Sketchy records<img type="lazy-image" data-runner-src="https://assets.rebelmouse.io/eyJhbGciOiJIUzI1NiIsInR5cCI6IkpXVCJ9.eyJpbWFnZSI6Imh0dHBzOi8vYXNzZXRzLnJibC5tcy8yNDk0NTA5NC9vcmlnaW4uanBnIiwiZXhwaXJlc19hdCI6MTYzMTE1Nzk5MX0.KuoUq6a7B-1Pc01yH9bMziQE6rTg-aGvN00SgSCBUVA/img.jpg?width=980" id="7f861" class="rm-shortcode" data-rm-shortcode-id="602430081af21aa3ec2c66b79042a96a" data-rm-shortcode-name="rebelmouse-image" data-width="1440" data-height="1033" />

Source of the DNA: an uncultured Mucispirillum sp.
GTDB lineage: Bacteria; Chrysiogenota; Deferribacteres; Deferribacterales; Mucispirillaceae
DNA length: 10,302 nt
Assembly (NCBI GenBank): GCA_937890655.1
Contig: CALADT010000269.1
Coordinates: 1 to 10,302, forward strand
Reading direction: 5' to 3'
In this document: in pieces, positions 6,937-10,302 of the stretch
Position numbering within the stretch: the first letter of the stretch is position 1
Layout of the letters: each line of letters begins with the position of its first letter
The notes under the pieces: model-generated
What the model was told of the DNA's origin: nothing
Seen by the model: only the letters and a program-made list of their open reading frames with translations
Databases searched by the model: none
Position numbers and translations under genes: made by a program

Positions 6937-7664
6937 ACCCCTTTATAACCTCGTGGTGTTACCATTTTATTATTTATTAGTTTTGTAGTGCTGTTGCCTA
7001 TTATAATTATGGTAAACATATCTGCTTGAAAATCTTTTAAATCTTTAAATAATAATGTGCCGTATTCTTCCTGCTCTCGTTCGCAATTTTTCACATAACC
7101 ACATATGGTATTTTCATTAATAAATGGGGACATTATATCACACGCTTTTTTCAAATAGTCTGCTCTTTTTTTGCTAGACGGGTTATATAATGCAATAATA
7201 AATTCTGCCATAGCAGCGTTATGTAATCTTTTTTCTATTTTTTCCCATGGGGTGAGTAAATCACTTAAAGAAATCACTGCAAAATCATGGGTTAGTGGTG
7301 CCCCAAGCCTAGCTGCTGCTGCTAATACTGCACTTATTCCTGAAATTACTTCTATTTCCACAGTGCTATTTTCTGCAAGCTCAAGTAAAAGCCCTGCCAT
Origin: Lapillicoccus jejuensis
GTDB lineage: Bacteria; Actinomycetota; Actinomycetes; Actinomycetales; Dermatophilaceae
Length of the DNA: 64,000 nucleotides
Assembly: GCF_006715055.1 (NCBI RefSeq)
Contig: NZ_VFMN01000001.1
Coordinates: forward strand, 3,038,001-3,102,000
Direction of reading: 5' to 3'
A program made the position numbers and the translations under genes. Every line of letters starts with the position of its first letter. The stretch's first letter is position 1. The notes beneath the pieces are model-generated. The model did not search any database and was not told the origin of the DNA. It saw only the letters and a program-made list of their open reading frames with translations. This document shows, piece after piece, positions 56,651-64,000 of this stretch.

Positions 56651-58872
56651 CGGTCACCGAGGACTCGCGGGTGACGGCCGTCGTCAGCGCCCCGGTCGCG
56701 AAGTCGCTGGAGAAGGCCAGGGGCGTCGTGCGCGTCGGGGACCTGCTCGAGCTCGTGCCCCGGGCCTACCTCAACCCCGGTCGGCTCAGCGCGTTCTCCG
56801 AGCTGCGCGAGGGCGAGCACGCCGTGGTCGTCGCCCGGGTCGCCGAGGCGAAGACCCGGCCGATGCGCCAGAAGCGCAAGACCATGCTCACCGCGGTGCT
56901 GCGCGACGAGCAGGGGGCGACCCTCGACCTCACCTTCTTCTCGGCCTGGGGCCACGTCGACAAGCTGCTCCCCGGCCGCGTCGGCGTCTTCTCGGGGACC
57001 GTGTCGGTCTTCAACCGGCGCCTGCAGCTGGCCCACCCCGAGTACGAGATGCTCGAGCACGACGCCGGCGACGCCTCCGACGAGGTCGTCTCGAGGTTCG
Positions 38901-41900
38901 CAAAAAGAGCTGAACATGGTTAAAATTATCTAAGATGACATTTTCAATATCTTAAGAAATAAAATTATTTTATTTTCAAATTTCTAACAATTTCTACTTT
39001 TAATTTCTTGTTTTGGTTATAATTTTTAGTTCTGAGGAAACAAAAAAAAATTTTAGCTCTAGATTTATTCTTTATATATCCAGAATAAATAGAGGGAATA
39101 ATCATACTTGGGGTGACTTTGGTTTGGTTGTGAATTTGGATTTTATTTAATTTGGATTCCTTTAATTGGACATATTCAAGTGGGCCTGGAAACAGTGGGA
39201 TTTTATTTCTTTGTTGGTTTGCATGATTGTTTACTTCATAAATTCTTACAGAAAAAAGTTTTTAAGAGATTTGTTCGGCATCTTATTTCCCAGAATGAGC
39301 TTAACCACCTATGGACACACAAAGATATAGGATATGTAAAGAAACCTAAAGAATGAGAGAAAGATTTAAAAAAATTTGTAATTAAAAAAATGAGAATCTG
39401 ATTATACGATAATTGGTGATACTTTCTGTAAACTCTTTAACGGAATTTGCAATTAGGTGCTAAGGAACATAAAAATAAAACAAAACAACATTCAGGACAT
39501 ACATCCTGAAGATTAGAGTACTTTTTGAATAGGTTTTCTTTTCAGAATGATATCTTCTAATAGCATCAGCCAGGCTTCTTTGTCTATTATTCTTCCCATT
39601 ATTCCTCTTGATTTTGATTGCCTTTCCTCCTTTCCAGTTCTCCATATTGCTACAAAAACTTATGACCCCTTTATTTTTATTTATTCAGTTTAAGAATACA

Credit: JeremyAdobe Stock<p>Gunderson explains to <a href="https://www.lsu.edu/mediacenter/news/2020/12/07polisci_gunderson_nature.php" target="_blank">LSU Media Center</a> that, "scholars rely on accurate data to track and analyze the true effect of police militarization on crime. Policymakers also need accurate data to base their decisions upon. However, to-date, we do not have reliable data on SME transfers to local police and sheriffs through the federal government."</p><p>The research cited by the Trump administration was a study done by the American Economic Association based on SME data collected through a 2014 Freedom of Information Act request. Having a look at that data themselves, along with other FOIA 2014 data released by National Public Radio and newer data from 2018, the LSU researchers found that things didn't quite line up. Where FOIA suggests certain counties received SME, NPR's data showed no such transfer. Similarly, NPR reported departments receiving items such as weapons, grants that were not reflected in the 2018 data as expected.</p><p>"When we looked at the data and ran the replications, nothing looked like the results being cited by the Trump Administration," Gunderson recalls. "We spent a year trying to diagnose the problem."</p>